“It is probably the worst kind of habitat a human can live in.”
When she was 11, Hasina Begum was shot in the back. She had found herself in the crossfire between Rohingya protesters and the police force at the Kutupalong Refugee Camp in Bangladesh where she was housed.
Things didn’t get better. Three years later, in 2007, the Rohingya girl was gang raped by three Bangladeshi men and later sold to a man as a sex slave for the equivalent of about $10. She escaped, and became a prostitute.
Now 24, Begum is one of about 93,000 Muslim Rohingya living in Bangladesh who have fled attacks by government forces, radical Buddhist groups and militias in neighboring Myanmar. Its stories like hers that inspired Bangladeshi photographer Saiful Huq Omi to document the difficult lives of Rohingya refugees living in his country.
Hasina Begum, a Rohingya refugee in Bangladesh, has been shot, raped and sold as a sex slave before escaping and working as a prostitute. (Saiful Huq Omi)
“I felt that this Rohingya story needs a storyteller,” he says, in a phone interview with Global Journalist. “I then began to follow the refugees around the camps because I felt that it is the most untold and unknown story that people should know. It is just too heartbreaking. And I decided to be their storyteller.”
Bangladesh’s Rohingya population hail from Myanmar’s neighboring Rakhine state, where the Muslim minority group has long been treated as unwanted by the country’s mainly Buddhist government. A 1982 law in what was then called Burma stripped the Rohingya of citizenship, taking away rights to voting and public services.
Now the world’s largest group of stateless people, more than 60,000 Rohingya have fled Myanmar for Bangladesh since October after a campaign of arson, rape and killing by Myanmarese security forces that human rights groups say is tantamount to ethnic cleansing. Yet as Begum’s story shows, life as a refugee in Bangladesh is hardly secure. Omi shared his pictures and spoke with Global Journalist’s Dewey Sim about photographing a forgotten people.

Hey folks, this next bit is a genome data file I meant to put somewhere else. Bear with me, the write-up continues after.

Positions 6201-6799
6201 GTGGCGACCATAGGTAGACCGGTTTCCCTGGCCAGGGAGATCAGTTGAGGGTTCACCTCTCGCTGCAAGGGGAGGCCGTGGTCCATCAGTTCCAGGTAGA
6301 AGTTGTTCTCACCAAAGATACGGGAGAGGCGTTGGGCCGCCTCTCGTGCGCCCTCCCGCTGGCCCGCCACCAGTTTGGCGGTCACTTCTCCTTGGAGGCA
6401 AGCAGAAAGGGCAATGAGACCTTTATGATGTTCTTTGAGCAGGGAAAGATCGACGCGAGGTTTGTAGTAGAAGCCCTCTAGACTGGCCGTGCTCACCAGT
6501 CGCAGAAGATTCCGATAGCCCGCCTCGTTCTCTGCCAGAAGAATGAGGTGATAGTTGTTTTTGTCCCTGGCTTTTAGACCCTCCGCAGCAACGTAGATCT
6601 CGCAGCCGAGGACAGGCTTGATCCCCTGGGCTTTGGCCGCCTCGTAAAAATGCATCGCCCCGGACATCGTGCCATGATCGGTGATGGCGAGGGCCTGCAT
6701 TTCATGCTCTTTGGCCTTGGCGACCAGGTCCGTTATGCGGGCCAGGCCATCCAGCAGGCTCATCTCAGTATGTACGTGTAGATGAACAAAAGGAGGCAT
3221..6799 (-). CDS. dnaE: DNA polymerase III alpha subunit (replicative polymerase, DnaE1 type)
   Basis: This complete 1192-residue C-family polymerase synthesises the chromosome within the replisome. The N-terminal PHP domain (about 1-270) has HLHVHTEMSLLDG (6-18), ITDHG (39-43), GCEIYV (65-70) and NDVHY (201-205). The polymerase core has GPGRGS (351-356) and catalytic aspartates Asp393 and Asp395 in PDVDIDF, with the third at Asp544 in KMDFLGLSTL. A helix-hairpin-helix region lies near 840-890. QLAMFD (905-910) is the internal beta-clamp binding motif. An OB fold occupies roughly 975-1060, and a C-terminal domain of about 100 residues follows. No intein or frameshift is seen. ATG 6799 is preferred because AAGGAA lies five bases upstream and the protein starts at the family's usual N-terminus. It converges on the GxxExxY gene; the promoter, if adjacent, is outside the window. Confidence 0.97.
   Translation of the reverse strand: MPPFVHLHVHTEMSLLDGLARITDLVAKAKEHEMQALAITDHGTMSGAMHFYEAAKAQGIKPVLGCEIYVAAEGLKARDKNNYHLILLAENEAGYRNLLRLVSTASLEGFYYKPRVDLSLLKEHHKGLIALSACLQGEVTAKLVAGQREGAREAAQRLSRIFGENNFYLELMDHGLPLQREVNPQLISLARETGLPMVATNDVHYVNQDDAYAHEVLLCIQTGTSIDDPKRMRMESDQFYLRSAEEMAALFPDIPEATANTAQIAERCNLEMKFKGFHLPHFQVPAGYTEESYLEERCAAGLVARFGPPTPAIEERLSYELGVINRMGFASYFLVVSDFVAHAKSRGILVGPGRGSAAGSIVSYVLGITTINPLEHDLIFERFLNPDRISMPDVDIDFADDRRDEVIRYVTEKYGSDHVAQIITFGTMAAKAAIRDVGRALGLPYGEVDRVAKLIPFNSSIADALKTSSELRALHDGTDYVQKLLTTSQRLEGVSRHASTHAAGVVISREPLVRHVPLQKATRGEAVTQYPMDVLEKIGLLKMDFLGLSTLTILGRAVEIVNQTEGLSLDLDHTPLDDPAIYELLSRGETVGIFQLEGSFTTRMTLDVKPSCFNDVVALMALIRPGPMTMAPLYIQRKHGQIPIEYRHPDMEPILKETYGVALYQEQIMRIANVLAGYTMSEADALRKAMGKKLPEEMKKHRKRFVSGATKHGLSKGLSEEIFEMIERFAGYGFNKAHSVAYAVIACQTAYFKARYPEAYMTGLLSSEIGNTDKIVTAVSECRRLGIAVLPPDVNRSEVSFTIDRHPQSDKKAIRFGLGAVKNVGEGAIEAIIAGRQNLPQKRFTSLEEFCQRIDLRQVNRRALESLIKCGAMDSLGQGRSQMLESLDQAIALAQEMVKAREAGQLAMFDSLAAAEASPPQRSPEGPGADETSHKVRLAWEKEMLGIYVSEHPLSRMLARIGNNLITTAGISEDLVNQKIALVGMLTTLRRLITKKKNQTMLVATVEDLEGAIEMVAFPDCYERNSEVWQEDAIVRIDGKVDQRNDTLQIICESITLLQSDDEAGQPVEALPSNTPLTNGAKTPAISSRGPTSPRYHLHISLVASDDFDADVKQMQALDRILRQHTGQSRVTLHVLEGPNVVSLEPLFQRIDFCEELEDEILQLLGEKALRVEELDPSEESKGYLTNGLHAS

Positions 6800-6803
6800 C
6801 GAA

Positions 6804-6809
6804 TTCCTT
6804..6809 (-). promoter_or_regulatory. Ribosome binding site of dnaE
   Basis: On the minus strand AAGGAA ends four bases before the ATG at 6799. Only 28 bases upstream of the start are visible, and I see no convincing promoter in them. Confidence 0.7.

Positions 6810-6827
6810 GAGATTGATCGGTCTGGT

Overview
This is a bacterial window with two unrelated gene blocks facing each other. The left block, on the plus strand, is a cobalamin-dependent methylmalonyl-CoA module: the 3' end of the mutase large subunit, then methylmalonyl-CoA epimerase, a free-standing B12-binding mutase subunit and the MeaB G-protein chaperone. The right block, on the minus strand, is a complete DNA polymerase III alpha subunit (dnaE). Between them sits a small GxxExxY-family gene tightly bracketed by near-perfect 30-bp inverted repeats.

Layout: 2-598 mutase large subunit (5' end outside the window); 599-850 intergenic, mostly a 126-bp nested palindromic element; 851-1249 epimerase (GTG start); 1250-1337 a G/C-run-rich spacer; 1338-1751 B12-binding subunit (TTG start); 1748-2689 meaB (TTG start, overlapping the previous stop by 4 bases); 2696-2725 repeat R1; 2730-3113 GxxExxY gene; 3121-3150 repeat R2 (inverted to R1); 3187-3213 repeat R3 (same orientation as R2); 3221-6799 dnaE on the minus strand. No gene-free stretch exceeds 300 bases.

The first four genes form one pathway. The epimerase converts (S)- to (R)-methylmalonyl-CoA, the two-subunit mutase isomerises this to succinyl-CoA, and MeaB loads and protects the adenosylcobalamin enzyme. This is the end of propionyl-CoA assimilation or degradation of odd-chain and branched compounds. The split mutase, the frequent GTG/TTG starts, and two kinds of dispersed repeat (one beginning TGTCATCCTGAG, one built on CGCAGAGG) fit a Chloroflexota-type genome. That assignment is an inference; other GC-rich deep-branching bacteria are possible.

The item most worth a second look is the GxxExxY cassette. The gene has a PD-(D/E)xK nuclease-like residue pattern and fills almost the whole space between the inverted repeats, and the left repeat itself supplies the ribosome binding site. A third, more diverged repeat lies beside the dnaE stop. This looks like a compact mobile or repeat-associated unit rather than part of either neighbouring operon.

GJ: Describe the living conditions at the refugee camps in Bangladesh.
Omi: It is horrible and nothing could be worse. In Bangladesh, especially, refugees are deprived of basic needs such as food, shelter, education and access to healthcare. It is probably the worst kind of habitat a human can live in.
A group of 10 refugees would often share a house which measured 10 feet by 10 feet. The houses are made of leaves and polyethlene. These refugees are also not allowed to work. This means that they are denied access to economic independence and are not able to afford food. It is not surprising that the rate of malnutrition is high.
In other places like Malaysia, refugees might be in a better situation, but they are still unhappy. They feel that they will never be part of society. When I interviewed a few refugees, they said that even though their lives are saved from the violence in Myanmar, some of their loved ones remain behind, and there will always be something in Myanmar that they deeply miss.
GJ: What is one photograph you took that gave you the most reflection?
Omi: I took one photograph that I think tells the story best — it is the one with a man pointing at the horizon and there are three broken boats below him. That’s a photograph that is particularly close to my heart.
Abu Kalam, a Rohingya refugee in Bangladesh, points across the Naf River to Myanmar where his mother lives. (Saiful Huq Omi)
He is Abu Kalam, a friend of mine who is also my guide in Bangladesh. On that day, , I was tired and exhausted after a full day of work. We decided to take a walk by the Naf River.
All of a sudden, he started pointing at the other side of the river. He asked me: “Omi, can you see that?”
He was pointing towards Myanmar. I replied: “Yes, of course I see it. It’s just two miles away from here.”
Then he said something that I would always remember. He said: “For you, it may be just two miles. For me, that’s where my mother lives. It’s 2 million miles that I will never be able to cross to visit my mother.”
GJ: Your photographs of Rohingyas are mostly monochrome. Why?